This PhD research will develop methods for modelling textual data, social media data, etc., and to use this date to predict traditional Monitoring and Evaluation data that is generated through a research hub.
Candidates are required to have:
• An excellent undergraduate degree with Honours in an analytical subject, e.g. mathematics, statistics, management science, computing science, etc.,
• A Masters degree (or equivalent) will be strongly preferred
• Students may also have other relevant experience or skills which are relevant to this project
• Candidates who are not native English speakers will be required to provide evidence for their English skills (such as by IELTS or similar tests that are approved by UKVI, or a degree completed in an English speaking country).
This is an exciting opportunity to join the One Ocean Hub, a new, £20M global hub for interdisciplinary research funded through the UKRI Global Challenges Research Fund. The Hub seeks to address intractable challenges faced by developing countries in relation to ocean management. Through this 5-year initiative, researchers from the UK will work with colleagues across the world to address the challenges of South Africa, Namibia, Ghana, Fiji and Solomon Islands in realising the economic, socio-cultural and environmental benefits from the ocean. The Hub will weave learning from the ocean, ranging from the traditional knowledge of the peoples who rely upon it to marine sciences, innovative legal approaches and artistic methods. Our aim is to bridge the disconnections in law, science and society across all levels from the local to the international. This PhD position will directly feed into supporting some of the challenges facing the Hub.
There has been a recent increase in the volume of documents generated during projects and large-scale programmes that may contain useful information, but is at risk of being lost due to sufficient time for review. During the life of Ocean Hub, it is expected that substantial textual data will be generated by the different partners and stakeholders. This data could be internal reports and external reports produced by the partners, social media data produced by the partners and others, and other data, e.g. media reports. Recent research has illustrated the challenge in not only developing appropriate text mining algorithms,. but in the interplay between the outputs of these algorithms and the mental models used by decision makers. The aim of this PhD will be to develop models and algorithms to analyse textual data that is generated during the life of the Hub that it is hoped will capture nuances that we may be unable to measure and act as leading indicators to predict the lagging indicators that are part of traditional Monitoring and Evaluation.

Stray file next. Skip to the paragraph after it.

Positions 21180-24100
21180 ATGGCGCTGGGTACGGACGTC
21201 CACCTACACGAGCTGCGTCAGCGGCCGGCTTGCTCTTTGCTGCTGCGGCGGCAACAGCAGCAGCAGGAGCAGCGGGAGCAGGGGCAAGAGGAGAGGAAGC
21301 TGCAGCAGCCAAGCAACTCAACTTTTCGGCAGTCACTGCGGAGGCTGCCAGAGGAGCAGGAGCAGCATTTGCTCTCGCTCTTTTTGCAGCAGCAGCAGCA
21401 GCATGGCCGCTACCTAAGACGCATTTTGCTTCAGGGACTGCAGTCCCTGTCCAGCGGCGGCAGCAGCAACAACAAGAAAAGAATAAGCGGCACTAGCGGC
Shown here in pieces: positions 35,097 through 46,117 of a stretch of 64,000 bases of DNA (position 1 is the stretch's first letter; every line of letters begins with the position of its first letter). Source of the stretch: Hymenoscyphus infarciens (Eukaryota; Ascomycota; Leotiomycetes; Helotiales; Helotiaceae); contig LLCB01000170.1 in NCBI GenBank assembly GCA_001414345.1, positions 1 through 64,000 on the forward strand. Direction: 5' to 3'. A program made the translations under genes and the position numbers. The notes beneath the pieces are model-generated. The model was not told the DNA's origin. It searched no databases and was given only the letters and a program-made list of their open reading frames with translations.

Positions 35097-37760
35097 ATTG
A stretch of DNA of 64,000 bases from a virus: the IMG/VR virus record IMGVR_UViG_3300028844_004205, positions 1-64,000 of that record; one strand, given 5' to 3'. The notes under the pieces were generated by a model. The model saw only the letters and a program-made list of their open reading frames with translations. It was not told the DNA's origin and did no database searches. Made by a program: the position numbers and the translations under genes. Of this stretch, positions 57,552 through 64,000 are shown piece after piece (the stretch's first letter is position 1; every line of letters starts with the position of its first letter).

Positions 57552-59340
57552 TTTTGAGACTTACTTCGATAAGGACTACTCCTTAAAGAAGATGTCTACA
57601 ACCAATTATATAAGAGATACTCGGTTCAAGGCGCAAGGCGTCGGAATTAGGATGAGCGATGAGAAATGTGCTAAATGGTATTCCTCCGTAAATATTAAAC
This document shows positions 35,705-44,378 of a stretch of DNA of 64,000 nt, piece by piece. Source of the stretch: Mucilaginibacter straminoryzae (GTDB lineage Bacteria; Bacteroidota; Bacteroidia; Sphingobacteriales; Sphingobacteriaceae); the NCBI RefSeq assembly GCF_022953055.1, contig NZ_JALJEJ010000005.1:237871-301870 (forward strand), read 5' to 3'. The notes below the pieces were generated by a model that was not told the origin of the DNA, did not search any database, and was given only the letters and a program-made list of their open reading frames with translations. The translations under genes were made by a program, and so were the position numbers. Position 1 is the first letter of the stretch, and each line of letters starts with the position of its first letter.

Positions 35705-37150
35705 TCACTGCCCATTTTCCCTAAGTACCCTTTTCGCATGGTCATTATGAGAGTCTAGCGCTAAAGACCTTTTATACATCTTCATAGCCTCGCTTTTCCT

Much of the research on text mining assumes, at least partially, that the user has an implicit or explicit understanding of the items they are searching for and a clear evaluation criteria for knowing when they have found what they are looking for. This research will seek to take a broader approach of exploratory text mining, underpinned by a collaborative approach with end-users who can contextualise the emerging patterns and give meaning to the analysis.
The objectives of this PhD
• To review the text mining literature to identify appropriate
• To develop methods for modelling textual data, social media data, etc.
• To develop methods for linking textual data with the traditional M&E data generated in the hub.
• To model the data temporally to begin to make predictions on future text documents and lagging indicators.
Dr Matthew Revie - https://www.strath.ac.uk/staff/reviematthewdr/
Professor John Quigley - https://www.strath.ac.uk/staff/quigleyjohnprof/
For more information, please contact Matthew Revie on [email protected]